RAID is a technology that joins disk arrays through its levels to better performance, fault tolerance, and storage capacity. Different drives are merged by the configuration, also known as RAID levels; each level has its pros and cons.
RAID 0, RAID 1, RAID 5, and RAID 10 are the most regularly utilized RAID levels. A few other variations are available, depending on the user’s demands. These RAID levels can be executed with either hardware or software, although the higher RAID levels are installed with hardware for good performance.
In this article, you will further find the compare two of these levels, one is RAID 5, and the other is RAID 10.
What is RAID 5?
RAID 5 consists of 3 or more hard disk drives. On RAID 5, the information is divided across the drives into evenly sized blocks. The parity data is then gathered, broken apart, and spread. The array will use this data to compute and retrieve any lost information if one of the hard discs fails.
Performance, security, storage, and fault tolerance are all balanced in this design, resulting in an overall efficient structure. It’s a standard RAID level because of this balancing feature.
Advantages of RAID 5
Here are some of the advantages of RAID 5:
Like RAID 0, RAID 5 is also fast for reading the data since it uses the same splitting feature to save the data across the drives.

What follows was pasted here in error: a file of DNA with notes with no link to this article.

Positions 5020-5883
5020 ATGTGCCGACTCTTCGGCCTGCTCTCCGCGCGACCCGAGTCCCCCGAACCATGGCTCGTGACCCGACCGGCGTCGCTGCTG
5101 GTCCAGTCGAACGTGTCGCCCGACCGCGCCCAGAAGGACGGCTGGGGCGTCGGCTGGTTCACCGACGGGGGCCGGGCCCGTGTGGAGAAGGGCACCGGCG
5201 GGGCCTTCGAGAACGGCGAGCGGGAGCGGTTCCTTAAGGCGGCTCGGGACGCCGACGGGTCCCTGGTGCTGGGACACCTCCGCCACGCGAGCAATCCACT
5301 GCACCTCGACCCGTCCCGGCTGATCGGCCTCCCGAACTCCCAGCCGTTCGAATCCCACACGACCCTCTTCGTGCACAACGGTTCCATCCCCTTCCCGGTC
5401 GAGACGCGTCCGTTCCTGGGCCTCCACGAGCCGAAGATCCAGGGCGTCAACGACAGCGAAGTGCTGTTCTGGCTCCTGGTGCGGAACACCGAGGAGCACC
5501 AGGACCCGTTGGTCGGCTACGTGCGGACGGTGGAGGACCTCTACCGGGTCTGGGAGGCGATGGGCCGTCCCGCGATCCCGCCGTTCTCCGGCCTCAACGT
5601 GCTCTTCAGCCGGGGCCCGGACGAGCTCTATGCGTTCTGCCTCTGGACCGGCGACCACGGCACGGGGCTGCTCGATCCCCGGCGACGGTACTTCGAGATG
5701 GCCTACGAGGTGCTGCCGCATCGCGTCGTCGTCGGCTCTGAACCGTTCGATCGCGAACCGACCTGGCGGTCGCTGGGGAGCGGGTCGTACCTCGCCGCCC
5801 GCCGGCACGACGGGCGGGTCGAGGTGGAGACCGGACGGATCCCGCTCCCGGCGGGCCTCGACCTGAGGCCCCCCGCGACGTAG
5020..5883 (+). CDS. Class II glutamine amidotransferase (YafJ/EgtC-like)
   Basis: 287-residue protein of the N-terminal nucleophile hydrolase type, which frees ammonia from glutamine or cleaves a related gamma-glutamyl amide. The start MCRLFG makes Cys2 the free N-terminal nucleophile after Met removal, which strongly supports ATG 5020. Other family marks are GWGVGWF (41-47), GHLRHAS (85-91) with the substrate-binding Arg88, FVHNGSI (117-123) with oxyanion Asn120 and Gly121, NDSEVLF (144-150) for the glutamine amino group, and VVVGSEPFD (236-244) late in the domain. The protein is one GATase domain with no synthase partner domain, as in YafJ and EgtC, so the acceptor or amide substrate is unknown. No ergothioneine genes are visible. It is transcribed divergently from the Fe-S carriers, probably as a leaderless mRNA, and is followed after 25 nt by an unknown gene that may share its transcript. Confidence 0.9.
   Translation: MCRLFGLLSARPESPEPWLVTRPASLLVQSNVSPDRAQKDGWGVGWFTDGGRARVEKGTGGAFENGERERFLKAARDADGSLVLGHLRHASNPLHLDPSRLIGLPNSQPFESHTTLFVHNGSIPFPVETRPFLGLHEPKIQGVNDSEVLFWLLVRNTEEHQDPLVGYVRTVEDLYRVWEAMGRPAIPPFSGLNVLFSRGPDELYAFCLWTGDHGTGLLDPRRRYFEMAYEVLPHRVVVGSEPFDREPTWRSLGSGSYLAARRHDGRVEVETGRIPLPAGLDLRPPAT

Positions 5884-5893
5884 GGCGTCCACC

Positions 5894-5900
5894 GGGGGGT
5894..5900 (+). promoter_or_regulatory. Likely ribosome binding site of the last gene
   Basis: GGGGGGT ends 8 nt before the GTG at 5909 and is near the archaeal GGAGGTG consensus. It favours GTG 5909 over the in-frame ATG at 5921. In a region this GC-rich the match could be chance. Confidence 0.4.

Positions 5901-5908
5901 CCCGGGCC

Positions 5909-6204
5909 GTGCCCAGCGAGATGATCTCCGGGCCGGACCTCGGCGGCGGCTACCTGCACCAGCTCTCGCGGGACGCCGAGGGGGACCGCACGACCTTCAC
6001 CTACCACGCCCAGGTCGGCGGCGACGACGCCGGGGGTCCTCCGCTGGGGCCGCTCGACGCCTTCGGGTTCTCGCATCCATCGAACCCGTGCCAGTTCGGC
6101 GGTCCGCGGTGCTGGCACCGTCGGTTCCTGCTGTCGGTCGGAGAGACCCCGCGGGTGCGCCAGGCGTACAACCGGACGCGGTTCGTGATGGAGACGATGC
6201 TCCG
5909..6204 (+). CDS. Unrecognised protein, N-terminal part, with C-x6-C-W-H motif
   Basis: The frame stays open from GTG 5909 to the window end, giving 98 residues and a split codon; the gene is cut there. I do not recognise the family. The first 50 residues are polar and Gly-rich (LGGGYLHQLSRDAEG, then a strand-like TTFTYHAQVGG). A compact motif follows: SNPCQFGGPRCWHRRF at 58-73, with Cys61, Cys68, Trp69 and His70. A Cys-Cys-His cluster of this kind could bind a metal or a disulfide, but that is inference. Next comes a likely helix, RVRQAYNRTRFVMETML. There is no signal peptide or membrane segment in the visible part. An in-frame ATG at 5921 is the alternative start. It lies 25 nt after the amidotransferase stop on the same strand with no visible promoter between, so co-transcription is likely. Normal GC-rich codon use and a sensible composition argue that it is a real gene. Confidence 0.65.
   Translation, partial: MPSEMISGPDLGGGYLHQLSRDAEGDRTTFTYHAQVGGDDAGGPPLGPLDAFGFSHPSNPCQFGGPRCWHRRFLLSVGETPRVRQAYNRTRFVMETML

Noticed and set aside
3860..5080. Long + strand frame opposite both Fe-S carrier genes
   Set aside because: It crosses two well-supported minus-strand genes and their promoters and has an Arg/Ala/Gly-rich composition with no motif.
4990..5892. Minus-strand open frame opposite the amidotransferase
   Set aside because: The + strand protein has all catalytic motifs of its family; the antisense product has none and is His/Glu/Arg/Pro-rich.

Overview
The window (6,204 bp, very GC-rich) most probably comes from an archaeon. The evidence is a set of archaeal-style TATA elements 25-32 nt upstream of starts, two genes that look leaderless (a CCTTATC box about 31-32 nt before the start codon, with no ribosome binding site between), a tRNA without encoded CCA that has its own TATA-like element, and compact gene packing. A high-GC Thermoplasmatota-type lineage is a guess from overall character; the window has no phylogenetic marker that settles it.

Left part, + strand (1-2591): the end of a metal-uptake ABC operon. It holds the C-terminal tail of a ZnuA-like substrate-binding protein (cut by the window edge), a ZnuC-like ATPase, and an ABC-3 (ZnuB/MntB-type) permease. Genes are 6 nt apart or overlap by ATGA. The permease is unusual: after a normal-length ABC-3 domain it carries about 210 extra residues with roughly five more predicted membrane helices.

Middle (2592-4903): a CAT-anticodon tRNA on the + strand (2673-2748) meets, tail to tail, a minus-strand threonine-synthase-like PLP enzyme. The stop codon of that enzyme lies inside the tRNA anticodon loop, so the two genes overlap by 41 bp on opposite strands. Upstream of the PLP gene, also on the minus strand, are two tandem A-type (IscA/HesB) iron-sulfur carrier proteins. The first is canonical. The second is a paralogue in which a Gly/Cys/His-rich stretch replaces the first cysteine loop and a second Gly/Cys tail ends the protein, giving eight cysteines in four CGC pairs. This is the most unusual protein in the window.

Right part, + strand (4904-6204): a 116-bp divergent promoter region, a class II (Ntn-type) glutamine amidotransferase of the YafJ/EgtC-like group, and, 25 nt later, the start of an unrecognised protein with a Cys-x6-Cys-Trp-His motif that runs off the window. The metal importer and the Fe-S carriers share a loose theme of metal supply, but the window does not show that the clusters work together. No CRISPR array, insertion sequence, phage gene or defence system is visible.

RAID 5 also has the feature of data redundancy due to parity. Data in a RAID 5 arrangement is striped uniformly across all disks. In addition to this, parity information is stored to retrieve data if one of the drives dies.
To rebuild the new replacement disk, it must read everything on all existing disks. Because of the parity calculations necessary in restoring data and creating the replacement disk, recovery from failure may be slow.
The storage capacity of the RAID 5 is 6TB, which helps it provide outstanding performance and the ability to cover drive failures. The RAID 5 can balance both the reading and writing processes, and in comparison to other RAIDs, it has more usable storage.
Disadvantages of RAID 5
Here is the list of disadvantages of RAID 5 gathered by the TechNinjaPro:
Due to the parity feature, when a drive fails, it requires collecting data from all the other drives to rebuild it. If two drives go down simultaneously, lost data will not be recovered.
Slow writing and recovery:
Because of the parity, the writing process of the data is very slow. Plus, if the drive fails, it will take some time to collect the data across the RAID configuration.
What is RAID 10?
RAID 10 combines two other levels, RAID 0 and RAID 1. It is a perfect combination of benefits of both the RAIDs.
RAID 10 = RAID 1 + RAID 0
Like RAID 0, it uses disk striping, but instead of collecting the parity data, it uses the feature of RAID 1, where it mirrors and duplicates data. With the help of features from both RAIDs, it comes with better fault tolerance and high performance.
Advantages of RAID 10
Here is the list of advantages of RAID 5 gathered by the TechNinjaPro: